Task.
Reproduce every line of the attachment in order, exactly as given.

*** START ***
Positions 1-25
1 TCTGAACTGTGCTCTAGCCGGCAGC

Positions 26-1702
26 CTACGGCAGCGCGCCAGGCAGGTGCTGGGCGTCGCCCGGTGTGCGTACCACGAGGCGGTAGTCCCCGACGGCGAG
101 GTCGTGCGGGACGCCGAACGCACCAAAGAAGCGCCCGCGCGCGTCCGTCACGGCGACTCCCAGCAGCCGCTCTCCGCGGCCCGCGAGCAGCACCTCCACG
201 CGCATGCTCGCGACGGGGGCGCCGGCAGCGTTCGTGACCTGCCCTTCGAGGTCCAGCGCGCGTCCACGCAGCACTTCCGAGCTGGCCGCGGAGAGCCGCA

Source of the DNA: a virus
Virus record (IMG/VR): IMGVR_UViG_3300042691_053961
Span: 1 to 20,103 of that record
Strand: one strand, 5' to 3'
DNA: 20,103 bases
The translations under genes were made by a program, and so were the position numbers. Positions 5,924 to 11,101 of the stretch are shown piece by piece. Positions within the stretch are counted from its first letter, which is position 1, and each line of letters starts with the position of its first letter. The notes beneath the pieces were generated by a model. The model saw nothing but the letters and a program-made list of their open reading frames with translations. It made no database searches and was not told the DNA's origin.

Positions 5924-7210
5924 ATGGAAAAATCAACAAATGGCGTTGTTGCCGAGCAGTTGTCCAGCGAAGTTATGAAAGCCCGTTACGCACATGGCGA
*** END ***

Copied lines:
Positions 1-25
1 TCTGAACTGTGCTCTAGCCGGCAGC

Positions 26-1702
26 CTACGGCAGCGCGCCAGGCAGGTGCTGGGCGTCGCCCGGTGTGCGTACCACGAGGCGGTAGTCCCCGACGGCGAG
101 GTCGTGCGGGACGCCGAACGCACCAAAGAAGCGCCCGCGCGCGTCCGTCACGGCGACTCCCAGCAGCCGCTCTCCGCGGCCCGCGAGCAGCACCTCCACG
201 CGCATGCTCGCGACGGGGGCGCCGGCAGCGTTCGTGACCTGCCCTTCGAGGTCCAGCGCGCGTCCACGCAGCACTTCCGAGCTGGCCGCGGAGAGCCGCA

Source of the DNA: a virus
Virus record (IMG/VR): IMGVR_UViG_3300042691_053961
Span: 1 to 20,103 of that record
Strand: one strand, 5' to 3'
DNA: 20,103 bases
The translations under genes were made by a program, and so were the position numbers. Positions 5,924 to 11,101 of the stretch are shown piece by piece. Positions within the stretch are counted from its first letter, which is position 1, and each line of letters starts with the position of its first letter. The notes beneath the pieces were generated by a model. The model saw nothing but the letters and a program-made list of their open reading frames with translations. It made no database searches and was not told the DNA's origin.

Positions 5924-7210
5924 ATGGAAAAATCAACAAATGGCGTTGTTGCCGAGCAGTTGTCCAGCGAAGTTATGAAAGCCCGTTACGCACATGGCGA